Ascent of Mount Williamson on 2021-10-05

Climber: Matt Varney

Others in Party:Jerald R.
Trevis R.
Date:Tuesday, October 5, 2021
Ascent Type:Successful Summit Attained
    Motorized Transport to Trailhead:Hi-Clearance Vehicle
Peak:Mount Williamson
    Elevation:14373 ft / 4380 m

Ascent Trip Report

Returned to finish this route after running out of time in October 2017. In an attempt to maximize daylight on the more critical sections, we started at 12:22 AM. This was successful in that we were out of the couloir well before dark. It wasn't so great in that it made routefinding much more tedious on the traverse through the 7200' Notch and along the creek, as well as on the ridge from the creek crossing at ~7420' to the 9200' level. On the way down, we were in the dark from just below the top of the ridge out to the car. The darkness may have added several hours onto the trip, as we had to frequently check the existing GPS track and navigate around obstacles that would have been visible from a distance in daylight. It was also harder to avoid slipping on unstable rocks and soil in the dark than it would have been in the light. On the previous attempt, I know that the traverse through the notch and along the creek was quite fast in daylight and much longer in the dark, so I assume that it applies to this trip as well.

The upper portion of this route, including parts of the ridge, involves negotiating thousands of boulders of varying sizes. The steep sections include very loose soil and/or rocks. All of this combines to make this route much more time-consuming than the statistics would suggest.

This time, the east couloir was 99% free of snow and ice. As others have mentioned, it's full of very loose rocks and soil and is tedious to navigate safely, especially with multiple climbers. The top section of the couloir is split into two very steep chutes. We ascended the left chute as it looked better from below the fork, but found it to have little safe footing in the upper stretches, which might involve Class 4 moves due to the excessive distance between places with stable footing. It also seemed too dangerous to downclimb without protection. On the descent, we used the other chute (on climber's right). It was moderately treacherous, but offered more reasonable spacing between solid footing.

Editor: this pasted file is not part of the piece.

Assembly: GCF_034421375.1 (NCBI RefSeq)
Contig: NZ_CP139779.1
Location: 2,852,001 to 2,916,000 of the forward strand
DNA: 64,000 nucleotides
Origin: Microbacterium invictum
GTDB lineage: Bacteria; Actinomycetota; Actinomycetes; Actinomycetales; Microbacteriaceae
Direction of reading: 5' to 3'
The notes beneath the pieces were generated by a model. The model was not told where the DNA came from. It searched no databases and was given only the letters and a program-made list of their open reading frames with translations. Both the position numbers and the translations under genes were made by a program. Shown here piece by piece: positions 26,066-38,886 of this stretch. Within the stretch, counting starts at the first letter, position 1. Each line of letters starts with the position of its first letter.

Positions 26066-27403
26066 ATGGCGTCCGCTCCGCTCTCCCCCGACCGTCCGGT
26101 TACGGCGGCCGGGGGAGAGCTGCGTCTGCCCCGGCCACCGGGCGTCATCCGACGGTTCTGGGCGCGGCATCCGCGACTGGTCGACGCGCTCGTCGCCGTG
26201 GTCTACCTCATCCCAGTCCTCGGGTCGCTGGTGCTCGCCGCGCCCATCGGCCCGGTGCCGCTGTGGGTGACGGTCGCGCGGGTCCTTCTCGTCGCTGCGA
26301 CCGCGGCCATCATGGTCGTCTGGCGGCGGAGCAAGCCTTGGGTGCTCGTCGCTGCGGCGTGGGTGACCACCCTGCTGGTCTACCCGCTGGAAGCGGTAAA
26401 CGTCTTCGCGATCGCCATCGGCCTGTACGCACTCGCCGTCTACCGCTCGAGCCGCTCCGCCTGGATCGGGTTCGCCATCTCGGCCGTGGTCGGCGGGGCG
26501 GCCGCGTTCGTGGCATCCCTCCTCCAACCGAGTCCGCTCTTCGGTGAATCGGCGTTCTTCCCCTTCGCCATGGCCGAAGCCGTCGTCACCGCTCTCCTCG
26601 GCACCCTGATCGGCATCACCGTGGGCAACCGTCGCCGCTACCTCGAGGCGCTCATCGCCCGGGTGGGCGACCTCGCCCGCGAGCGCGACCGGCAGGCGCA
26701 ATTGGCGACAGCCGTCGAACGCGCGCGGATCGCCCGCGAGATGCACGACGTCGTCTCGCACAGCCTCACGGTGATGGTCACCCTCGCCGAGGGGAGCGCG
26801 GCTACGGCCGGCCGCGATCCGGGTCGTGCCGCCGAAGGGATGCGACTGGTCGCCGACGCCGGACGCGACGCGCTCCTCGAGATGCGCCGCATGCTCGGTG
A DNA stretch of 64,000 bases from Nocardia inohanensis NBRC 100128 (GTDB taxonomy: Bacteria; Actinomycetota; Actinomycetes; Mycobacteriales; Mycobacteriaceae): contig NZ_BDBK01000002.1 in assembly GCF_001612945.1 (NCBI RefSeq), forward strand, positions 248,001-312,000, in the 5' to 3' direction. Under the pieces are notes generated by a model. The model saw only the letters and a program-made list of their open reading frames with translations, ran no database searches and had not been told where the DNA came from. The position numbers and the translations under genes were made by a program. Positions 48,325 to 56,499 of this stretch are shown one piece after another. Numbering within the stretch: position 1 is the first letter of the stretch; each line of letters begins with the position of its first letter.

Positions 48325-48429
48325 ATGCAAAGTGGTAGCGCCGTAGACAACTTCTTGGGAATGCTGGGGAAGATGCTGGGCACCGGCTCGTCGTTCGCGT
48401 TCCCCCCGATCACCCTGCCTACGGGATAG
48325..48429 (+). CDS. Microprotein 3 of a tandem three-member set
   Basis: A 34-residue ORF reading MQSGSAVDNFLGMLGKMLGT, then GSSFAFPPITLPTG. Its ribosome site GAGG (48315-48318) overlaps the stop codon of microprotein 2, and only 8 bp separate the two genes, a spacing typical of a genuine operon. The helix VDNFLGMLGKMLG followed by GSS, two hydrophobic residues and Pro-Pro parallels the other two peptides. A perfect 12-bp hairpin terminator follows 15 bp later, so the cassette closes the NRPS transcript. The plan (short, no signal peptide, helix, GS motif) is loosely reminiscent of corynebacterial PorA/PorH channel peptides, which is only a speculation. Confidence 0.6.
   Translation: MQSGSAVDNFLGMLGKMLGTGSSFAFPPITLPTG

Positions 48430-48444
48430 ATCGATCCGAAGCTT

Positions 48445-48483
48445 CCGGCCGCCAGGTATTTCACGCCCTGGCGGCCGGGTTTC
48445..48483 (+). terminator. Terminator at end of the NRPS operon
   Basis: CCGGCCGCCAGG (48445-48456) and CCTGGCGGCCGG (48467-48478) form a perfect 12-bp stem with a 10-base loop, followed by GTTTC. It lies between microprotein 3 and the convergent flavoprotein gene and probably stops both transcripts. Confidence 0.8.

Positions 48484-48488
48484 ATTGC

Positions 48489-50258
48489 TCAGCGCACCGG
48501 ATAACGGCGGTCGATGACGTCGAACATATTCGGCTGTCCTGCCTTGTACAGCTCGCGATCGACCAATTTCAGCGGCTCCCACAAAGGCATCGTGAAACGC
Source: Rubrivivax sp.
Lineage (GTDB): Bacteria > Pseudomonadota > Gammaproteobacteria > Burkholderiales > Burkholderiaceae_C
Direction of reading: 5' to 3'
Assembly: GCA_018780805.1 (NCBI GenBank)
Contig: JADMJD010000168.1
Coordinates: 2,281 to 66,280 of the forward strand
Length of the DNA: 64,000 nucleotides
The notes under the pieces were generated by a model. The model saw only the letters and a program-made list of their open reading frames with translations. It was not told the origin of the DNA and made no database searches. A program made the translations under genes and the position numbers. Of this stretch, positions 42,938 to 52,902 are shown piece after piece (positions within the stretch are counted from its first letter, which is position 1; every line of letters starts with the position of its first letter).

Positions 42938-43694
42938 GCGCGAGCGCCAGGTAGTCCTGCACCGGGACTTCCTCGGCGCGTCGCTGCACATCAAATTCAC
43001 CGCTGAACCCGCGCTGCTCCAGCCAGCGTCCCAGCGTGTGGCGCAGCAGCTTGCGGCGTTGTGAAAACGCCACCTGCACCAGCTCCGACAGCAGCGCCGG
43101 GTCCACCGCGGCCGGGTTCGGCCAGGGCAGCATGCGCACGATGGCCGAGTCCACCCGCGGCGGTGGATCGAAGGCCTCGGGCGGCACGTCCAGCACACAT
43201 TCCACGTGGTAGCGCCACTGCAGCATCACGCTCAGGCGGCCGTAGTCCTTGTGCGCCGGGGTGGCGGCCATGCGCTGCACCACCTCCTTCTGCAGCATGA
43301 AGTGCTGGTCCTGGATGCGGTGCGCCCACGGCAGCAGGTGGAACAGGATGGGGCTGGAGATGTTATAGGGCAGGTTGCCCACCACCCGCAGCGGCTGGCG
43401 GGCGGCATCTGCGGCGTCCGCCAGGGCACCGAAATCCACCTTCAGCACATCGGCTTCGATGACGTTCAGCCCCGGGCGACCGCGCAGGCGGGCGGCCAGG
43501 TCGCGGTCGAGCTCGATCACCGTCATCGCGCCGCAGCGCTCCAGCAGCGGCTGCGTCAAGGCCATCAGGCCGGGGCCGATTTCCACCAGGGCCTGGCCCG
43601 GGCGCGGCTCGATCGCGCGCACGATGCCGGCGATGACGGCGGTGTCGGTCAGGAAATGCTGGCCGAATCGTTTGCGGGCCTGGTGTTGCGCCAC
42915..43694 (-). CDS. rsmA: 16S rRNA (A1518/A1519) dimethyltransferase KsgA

Between 11,900' and 13,040', the couloir took 2 hr 10 min on the ascent and 1 hr 32 min on the descent.

At the top of the couloir, in the east plateau, we stashed most of our equipment and headed for the summit, as it was nearing 1 PM. The talus slope between about 13,150' and 14,000' looked a little daunting, with cliffy areas in the upper section. We found that that the worst of it can be bypassed by using a series of use-trail switchbacks toward climber's right of the slope. Once on the summit plateau, I hit the summit rockpile to the left of the summit proper, gained the ridge, and then scrambled along the ridge to the summit. I took 1 hr 5 min from 13,050' to the summit.

Earlier on the 5th, we drove out Foothill Road to North Fork Bairs Creek to check the flow, which turned out to be decent. In fact, the waterfall at the second stream crossing, where we got water on both trips, seemed to be flowing almost as well as in 2017. This was surprising in that 2017 was an unusually high snow year, whereas 2021 was unusually low. Due to the decent flow, I started with 1 liter and then filled 4 liters at the waterfall. This proved to be sufficient, although borderline. The upper portions of North Fork Bairs Creek also had audible flow, although we didn't fill there due to the impending darkness and unknown ease of getting to the water (the upper portions of the creek are often below the surface of the boulder field).
Summary Total Data
    Total Elevation Gain:8958 ft / 2730 m
    Total Elevation Loss:8958 ft / 2729 m
    Round-Trip Distance:12.4 mi / 20 km
    Grade/Class:Class 3+
    Quality:7 (on a subjective 1-10 scale)
    Route Conditions:
Unmaintained Trail, Open Country, Bushwhack, Stream Ford, Scramble, Exposed Scramble
    Gear Used:
Headlamp, Ski Poles
    Weather:Cool, Breezy, Partly Cloudy
A few scattered snowflakes above 11,000 ft
Ascent Statistics
    Gain on way in:8738 ft / 2663 m
        Gain Breakdown:Net: 8438 ft / 2572 m; Extra: 300 ft / 91m
    Loss on way in:300 ft / 91 m
    Distance:6.4 mi / 10.3 km
    Route:North Fork Bairs Creek
    Start Trailhead:Foothill Road  5935 ft / 1808 m
    Time:13 Hours 36 Minutes
Descent Statistics
    Loss on way out:8658 ft / 2638 m
        Loss Breakdown:Net: 8438 ft / 2572 m; Extra: 220 ft / 67m
    Gain on way out:220 ft / 67 m
    Distance:6 mi / 9.7 km
    Route:North Fork Bairs Creek
    End Trailhead:Foothill Road  5935 ft / 1808 m
    Time:8 Hours 53 Minutes
GPS Data for Ascent/Trip

 GPS Waypoints - Hover or click to see name and lat/long
Peaks:  climbed and  unclimbed by Matt Varney
Click Here for a Full Screen Map
Note: GPS Tracks may not be accurate, and may not show the best route. Do not follow this route blindly. Conditions change frequently. Use of a GPS unit in the outdoors, even with a pre-loaded track, is no substitute for experience and good judgment. accepts NO responsibility or liability from use of this data.

Download this GPS track as a GPX file

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